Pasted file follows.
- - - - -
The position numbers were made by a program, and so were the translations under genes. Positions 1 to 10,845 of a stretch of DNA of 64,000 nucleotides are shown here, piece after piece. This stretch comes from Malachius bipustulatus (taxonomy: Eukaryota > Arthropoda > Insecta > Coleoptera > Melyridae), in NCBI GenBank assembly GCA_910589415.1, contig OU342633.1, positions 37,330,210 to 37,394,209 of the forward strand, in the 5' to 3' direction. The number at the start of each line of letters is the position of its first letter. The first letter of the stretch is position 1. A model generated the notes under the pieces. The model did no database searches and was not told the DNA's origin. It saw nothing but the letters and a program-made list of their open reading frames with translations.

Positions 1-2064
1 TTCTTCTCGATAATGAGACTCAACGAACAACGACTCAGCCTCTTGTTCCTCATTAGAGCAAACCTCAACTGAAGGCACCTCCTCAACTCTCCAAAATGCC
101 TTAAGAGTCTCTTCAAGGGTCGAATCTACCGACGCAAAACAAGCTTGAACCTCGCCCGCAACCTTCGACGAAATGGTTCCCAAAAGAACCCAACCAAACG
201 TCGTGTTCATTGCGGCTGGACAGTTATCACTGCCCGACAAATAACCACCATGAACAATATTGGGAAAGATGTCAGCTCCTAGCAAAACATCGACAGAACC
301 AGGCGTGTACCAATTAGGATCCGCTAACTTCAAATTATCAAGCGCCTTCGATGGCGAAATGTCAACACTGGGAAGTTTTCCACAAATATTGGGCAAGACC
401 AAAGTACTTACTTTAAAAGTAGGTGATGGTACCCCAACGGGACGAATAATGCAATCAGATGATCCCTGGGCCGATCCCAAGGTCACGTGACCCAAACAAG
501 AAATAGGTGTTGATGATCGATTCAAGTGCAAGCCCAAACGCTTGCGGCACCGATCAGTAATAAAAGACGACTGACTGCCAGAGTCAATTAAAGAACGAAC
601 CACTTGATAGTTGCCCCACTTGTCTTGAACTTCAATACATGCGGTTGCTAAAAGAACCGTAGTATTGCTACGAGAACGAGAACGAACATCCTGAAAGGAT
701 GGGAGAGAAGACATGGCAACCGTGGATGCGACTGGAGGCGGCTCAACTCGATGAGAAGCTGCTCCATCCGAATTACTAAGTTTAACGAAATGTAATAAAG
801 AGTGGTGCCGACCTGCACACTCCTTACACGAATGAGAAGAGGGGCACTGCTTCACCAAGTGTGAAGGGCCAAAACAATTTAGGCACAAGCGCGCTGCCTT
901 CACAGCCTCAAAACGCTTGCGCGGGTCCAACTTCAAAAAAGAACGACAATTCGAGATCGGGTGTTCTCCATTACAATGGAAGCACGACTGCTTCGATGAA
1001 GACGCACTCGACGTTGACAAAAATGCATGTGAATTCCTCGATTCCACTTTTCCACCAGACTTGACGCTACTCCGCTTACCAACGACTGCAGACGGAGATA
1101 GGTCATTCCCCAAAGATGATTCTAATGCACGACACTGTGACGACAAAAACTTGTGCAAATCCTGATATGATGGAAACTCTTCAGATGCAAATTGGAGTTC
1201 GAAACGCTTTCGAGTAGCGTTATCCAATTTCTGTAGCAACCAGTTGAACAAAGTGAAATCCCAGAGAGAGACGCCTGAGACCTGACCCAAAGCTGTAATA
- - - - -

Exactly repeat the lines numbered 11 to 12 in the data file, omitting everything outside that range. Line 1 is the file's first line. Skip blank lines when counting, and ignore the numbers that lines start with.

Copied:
801 AGTGGTGCCGACCTGCACACTCCTTACACGAATGAGAAGAGGGGCACTGCTTCACCAAGTGTGAAGGGCCAAAACAATTTAGGCACAAGCGCGCTGCCTT
901 CACAGCCTCAAAACGCTTGCGCGGGTCCAACTTCAAAAAAGAACGACAATTCGAGATCGGGTGTTCTCCATTACAATGGAAGCACGACTGCTTCGATGAA